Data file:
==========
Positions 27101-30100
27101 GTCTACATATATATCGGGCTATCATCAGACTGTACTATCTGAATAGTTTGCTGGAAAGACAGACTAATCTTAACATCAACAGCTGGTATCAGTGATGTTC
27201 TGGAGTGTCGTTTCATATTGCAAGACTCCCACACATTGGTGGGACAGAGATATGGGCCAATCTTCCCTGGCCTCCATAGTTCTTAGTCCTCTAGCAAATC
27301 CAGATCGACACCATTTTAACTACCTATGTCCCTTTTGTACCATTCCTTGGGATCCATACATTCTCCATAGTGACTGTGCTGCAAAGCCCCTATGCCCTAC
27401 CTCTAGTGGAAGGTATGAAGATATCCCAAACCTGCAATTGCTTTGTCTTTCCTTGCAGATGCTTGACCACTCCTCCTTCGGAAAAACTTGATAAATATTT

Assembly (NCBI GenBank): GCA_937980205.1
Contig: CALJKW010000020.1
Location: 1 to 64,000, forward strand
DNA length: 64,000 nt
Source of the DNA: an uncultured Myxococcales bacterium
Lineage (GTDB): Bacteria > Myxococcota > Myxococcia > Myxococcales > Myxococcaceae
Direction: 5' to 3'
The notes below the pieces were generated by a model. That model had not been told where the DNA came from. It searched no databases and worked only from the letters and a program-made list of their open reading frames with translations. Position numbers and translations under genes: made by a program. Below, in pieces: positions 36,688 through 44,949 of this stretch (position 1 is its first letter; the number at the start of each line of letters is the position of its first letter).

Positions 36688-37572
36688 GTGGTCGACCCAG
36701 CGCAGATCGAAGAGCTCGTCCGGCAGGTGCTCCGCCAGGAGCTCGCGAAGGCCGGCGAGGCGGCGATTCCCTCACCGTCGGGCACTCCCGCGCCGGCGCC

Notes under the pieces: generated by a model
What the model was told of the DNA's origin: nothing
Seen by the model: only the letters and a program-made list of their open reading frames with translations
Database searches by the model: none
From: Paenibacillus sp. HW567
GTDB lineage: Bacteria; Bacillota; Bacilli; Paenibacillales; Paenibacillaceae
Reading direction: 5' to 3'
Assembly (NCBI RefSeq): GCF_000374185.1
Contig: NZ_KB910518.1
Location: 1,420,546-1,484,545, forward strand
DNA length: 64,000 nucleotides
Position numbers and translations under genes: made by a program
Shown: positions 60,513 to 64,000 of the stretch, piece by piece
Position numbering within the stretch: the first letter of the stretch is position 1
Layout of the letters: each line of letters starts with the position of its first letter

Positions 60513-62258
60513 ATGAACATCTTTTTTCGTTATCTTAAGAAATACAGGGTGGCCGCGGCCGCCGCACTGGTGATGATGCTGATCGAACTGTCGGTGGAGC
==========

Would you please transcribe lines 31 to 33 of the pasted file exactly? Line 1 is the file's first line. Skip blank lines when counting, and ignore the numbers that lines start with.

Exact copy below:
Layout of the letters: each line of letters starts with the position of its first letter

Positions 60513-62258
60513 ATGAACATCTTTTTTCGTTATCTTAAGAAATACAGGGTGGCCGCGGCCGCCGCACTGGTGATGATGCTGATCGAACTGTCGGTGGAGC